The idea of the box-to-box midfielder is a very English concept, but has been largely absent since the era of Steven Gerrard and Frank Lampard. Under the guidance of Maurizio Sarri, the role is returning to prominence in the shape of Chelsea’s Ross Barkley, writes Musa Okwonga.
In tactical terms, 2018 was a momentous year for English football. Liverpool reached the UEFA Champions League final, and England advanced to the semi-final of the World Cup; but, in both cases, the teams were missing a player who could operate effectively in the gap between attack and midfield, who could force the play rather than respond to it. The absence of Alex Oxlade-Chamberlain through injury, especially after his excellent form for Liverpool in the later stages of the Champions League, was thus lamented by supporters of both club and country. Worse still was the knowledge that, just a generation before, England had had both Steven Gerrard and Frank Lampard, two of the best number eights in history, and not known what to do with them.
If that previous generation was golden, then, from one perspective, this has unfortunately been the lost one. Jack Wilshere was heralded as a player who could dictate the tempo of the match, in the style that Thiago now does for Bayern Munich, but he succumbed too often to injury and loss of form. Beyond him, there have been few others who have looked like carrying the creative mantle for the national team. That’s why the performance of Ross Barkley, who was superb in Chelsea’s recent 4-0 Premier League victory over Burnley, is cause for celebration.
There will be various notes of caution around Barkley’s recent outing. For one, it will be argued that the opposition were only Burnley, who are far from the defensive force they were last season - they have already conceded 21 times in 10 league games, compared with 39 goals conceded in 38 league games last season. Still, it took some guile to prise them open, and Barkley was the supplier-in-chief, scoring once and laying on another excellent assist. He played with rare restraint, completing 96 passes with a 93% pass completion rate, and keeping the ball moving without fuss. It was the type of showing that many commentators thought beyond him - in the past, he has frequently been criticised, and not without foundation, for making poor decisions in the final third and conceding possession too frequently.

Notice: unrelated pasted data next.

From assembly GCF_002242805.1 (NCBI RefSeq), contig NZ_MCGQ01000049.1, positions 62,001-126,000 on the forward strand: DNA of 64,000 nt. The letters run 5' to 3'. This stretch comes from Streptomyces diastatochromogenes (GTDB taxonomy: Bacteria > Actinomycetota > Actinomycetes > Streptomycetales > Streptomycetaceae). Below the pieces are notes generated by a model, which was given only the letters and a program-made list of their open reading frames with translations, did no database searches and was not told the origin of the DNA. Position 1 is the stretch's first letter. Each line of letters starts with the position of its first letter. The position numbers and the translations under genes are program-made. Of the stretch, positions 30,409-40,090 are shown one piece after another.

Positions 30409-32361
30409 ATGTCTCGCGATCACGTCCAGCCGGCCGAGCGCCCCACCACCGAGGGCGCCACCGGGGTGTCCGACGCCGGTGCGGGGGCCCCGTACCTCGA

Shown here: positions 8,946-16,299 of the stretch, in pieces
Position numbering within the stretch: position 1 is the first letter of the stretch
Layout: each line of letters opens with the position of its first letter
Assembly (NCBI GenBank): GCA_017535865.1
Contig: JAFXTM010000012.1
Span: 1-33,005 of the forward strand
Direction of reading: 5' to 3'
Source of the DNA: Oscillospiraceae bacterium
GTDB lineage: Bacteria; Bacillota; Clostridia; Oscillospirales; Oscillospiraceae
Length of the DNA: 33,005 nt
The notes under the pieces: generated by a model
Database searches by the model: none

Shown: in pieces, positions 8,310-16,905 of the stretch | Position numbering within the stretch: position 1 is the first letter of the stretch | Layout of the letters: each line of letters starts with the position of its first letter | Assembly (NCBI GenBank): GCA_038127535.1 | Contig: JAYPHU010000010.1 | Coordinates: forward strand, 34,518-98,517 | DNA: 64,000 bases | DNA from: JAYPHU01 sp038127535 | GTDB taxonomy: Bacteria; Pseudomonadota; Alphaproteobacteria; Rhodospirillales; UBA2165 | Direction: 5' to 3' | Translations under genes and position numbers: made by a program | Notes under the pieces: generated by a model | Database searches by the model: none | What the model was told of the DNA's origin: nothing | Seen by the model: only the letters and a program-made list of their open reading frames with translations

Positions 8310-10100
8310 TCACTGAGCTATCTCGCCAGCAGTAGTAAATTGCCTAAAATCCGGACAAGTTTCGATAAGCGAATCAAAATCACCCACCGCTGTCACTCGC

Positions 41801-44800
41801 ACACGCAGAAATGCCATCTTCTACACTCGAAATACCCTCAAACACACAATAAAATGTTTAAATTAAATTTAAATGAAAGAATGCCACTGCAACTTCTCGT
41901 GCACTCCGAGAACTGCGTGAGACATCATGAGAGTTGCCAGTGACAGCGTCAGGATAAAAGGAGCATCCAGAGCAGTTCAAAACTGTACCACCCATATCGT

Maurizio Sarri, the Chelsea manager, hailed Barkley afterwards as a “complete” player, which felt like a poignant description; there was a time when the box-to-box-midfielder was a staple of the English game, and it feels ironic that it has taken an Italian manager to develop Barkley into the footballer he should be. Maybe this is fitting, though. There may be a sense in which a generation of England’s midfielders, in tactical terms, have suffered from the impatient, less contemplative style of the domestic game. The midfield three is now a staple of Premier League teams, but for a long time 4-4-2 formations were the norm. As a result, many footballers grew up in an era where the emphasis was on constant forward motion, and without a concept of “la pausa”, the quality of being able to slow down the attack until gaps appear in the opposing defence.
Though “la pausa” is a Spanish concept, exemplified by Xavi, Andres Iniesta, and Sergio Busquets, it was heartening to see it displayed by another English player recently - by Tottenham Hotspurs’ Harry Winks, appropriately wearing the number 8, in his appearance as a substitute against Manchester City. Though Spurs suffered a 1-0 loss in that Premier League game, Pep Guardiola was full of praise for Winks afterwards, enthused by the young international’s deft and creative use of the ball.
With Phil Foden, a star of England’s U17 World Cup victory, waiting in the wings at Manchester City, it thus seems that England’s players have finally absorbed a few years’ worth of Continental lessons. Whilst Winks, Barkley and Foden have a considerable way to go before they can ever match the achievements of Gerrard and Lampard, England now look far better equipped to handle the rigours of international competition than they have in a very long time. That’s thanks in no small part to the return of the number eight - that most British of concepts, brought back to prominence by the foreign finishing school of Mauricio Pochettino, Sarri and Guardiola.
Musa Okwonga is a poet, author, journalist, broadcaster, musician, social commentator, football writer and consultant in the fields of creativity and communications. Musa also co-presents the Rabona podcast.